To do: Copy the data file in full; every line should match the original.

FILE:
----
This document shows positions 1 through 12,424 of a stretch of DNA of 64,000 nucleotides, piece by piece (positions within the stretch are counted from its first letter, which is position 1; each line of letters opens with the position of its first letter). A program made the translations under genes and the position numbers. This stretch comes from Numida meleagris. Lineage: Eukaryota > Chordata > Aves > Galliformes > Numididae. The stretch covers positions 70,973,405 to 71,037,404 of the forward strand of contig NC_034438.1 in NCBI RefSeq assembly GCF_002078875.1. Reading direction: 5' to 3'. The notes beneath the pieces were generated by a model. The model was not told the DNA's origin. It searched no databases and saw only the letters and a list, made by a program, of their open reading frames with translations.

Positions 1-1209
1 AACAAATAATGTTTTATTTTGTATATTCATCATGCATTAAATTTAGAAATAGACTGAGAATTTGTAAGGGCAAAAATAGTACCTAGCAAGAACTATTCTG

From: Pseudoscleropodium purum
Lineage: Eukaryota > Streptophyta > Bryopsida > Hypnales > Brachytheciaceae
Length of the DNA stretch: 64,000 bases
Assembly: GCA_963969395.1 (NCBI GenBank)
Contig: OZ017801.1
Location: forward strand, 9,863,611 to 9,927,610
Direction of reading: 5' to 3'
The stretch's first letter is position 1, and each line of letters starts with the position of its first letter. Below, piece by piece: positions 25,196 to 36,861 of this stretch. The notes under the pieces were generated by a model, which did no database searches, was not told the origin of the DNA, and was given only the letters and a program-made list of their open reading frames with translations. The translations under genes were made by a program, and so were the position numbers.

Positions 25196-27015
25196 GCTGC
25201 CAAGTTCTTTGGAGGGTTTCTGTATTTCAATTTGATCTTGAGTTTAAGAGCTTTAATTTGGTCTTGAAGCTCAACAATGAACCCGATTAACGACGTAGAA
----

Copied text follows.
This document shows positions 1 through 12,424 of a stretch of DNA of 64,000 nucleotides, piece by piece (positions within the stretch are counted from its first letter, which is position 1; each line of letters opens with the position of its first letter). A program made the translations under genes and the position numbers. This stretch comes from Numida meleagris. Lineage: Eukaryota > Chordata > Aves > Galliformes > Numididae. The stretch covers positions 70,973,405 to 71,037,404 of the forward strand of contig NC_034438.1 in NCBI RefSeq assembly GCF_002078875.1. Reading direction: 5' to 3'. The notes beneath the pieces were generated by a model. The model was not told the DNA's origin. It searched no databases and saw only the letters and a list, made by a program, of their open reading frames with translations.

Positions 1-1209
1 AACAAATAATGTTTTATTTTGTATATTCATCATGCATTAAATTTAGAAATAGACTGAGAATTTGTAAGGGCAAAAATAGTACCTAGCAAGAACTATTCTG

From: Pseudoscleropodium purum
Lineage: Eukaryota > Streptophyta > Bryopsida > Hypnales > Brachytheciaceae
Length of the DNA stretch: 64,000 bases
Assembly: GCA_963969395.1 (NCBI GenBank)
Contig: OZ017801.1
Location: forward strand, 9,863,611 to 9,927,610
Direction of reading: 5' to 3'
The stretch's first letter is position 1, and each line of letters starts with the position of its first letter. Below, piece by piece: positions 25,196 to 36,861 of this stretch. The notes under the pieces were generated by a model, which did no database searches, was not told the origin of the DNA, and was given only the letters and a program-made list of their open reading frames with translations. The translations under genes were made by a program, and so were the position numbers.

Positions 25196-27015
25196 GCTGC
25201 CAAGTTCTTTGGAGGGTTTCTGTATTTCAATTTGATCTTGAGTTTAAGAGCTTTAATTTGGTCTTGAAGCTCAACAATGAACCCGATTAACGACGTAGAA